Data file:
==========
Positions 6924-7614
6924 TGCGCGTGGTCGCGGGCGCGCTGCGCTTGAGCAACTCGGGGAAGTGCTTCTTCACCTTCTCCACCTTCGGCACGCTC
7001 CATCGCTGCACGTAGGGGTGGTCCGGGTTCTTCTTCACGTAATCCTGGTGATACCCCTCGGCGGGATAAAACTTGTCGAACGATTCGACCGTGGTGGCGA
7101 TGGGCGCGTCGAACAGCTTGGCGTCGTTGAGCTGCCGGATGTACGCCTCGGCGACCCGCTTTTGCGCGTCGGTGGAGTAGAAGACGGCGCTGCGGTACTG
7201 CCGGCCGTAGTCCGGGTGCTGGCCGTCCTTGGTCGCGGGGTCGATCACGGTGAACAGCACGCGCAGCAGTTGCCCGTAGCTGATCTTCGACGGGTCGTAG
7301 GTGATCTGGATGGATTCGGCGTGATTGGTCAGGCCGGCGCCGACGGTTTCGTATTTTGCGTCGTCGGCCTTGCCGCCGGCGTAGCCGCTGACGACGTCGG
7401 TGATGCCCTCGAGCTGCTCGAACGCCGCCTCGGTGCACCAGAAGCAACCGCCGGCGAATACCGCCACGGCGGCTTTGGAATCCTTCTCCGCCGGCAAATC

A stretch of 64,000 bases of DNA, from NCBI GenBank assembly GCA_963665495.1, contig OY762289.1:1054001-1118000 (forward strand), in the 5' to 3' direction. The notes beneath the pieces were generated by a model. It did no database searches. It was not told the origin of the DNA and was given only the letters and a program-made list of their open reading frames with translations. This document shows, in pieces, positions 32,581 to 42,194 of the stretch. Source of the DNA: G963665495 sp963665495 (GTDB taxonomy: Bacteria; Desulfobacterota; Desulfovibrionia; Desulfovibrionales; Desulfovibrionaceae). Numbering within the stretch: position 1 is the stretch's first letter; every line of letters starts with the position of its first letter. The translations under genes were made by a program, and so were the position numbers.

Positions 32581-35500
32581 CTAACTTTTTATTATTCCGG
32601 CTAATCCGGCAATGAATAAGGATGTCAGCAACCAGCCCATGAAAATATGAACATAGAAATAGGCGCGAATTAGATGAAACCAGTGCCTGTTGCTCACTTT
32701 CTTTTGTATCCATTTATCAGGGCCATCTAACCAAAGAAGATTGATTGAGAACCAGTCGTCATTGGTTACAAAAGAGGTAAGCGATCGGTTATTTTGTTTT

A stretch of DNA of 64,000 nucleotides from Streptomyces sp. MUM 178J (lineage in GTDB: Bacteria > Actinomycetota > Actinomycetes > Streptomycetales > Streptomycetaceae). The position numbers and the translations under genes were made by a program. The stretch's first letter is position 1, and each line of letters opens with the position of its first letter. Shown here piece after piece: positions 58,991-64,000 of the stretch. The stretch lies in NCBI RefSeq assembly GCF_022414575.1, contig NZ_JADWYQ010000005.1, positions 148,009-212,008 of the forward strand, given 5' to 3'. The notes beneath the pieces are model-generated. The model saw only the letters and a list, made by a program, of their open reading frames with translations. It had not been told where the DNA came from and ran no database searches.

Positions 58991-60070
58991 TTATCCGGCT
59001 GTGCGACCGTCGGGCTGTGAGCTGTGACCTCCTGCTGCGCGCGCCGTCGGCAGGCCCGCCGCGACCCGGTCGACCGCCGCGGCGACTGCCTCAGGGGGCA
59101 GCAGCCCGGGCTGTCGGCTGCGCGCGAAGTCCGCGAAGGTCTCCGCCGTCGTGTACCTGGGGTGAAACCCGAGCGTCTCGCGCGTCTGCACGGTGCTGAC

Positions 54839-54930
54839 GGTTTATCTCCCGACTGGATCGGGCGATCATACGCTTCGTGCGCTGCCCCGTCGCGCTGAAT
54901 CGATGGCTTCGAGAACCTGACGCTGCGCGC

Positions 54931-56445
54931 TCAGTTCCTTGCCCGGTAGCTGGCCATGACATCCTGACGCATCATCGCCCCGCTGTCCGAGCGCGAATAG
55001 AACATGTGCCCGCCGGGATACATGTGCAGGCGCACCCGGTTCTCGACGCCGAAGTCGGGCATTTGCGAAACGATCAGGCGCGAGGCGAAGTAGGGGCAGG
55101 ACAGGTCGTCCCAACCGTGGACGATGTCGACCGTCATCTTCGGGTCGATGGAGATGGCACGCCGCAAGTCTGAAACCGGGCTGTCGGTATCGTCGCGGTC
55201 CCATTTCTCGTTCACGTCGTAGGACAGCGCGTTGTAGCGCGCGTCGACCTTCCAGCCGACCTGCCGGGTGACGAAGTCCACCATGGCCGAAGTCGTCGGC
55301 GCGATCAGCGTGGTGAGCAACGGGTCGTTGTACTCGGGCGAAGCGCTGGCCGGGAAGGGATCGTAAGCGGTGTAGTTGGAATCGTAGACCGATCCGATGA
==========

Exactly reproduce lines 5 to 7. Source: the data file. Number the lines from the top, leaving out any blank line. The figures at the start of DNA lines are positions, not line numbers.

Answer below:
7201 CCGGCCGTAGTCCGGGTGCTGGCCGTCCTTGGTCGCGGGGTCGATCACGGTGAACAGCACGCGCAGCAGTTGCCCGTAGCTGATCTTCGACGGGTCGTAG
7301 GTGATCTGGATGGATTCGGCGTGATTGGTCAGGCCGGCGCCGACGGTTTCGTATTTTGCGTCGTCGGCCTTGCCGCCGGCGTAGCCGCTGACGACGTCGG
7401 TGATGCCCTCGAGCTGCTCGAACGCCGCCTCGGTGCACCAGAAGCAACCGCCGGCGAATACCGCCACGGCGGCTTTGGAATCCTTCTCCGCCGGCAAATC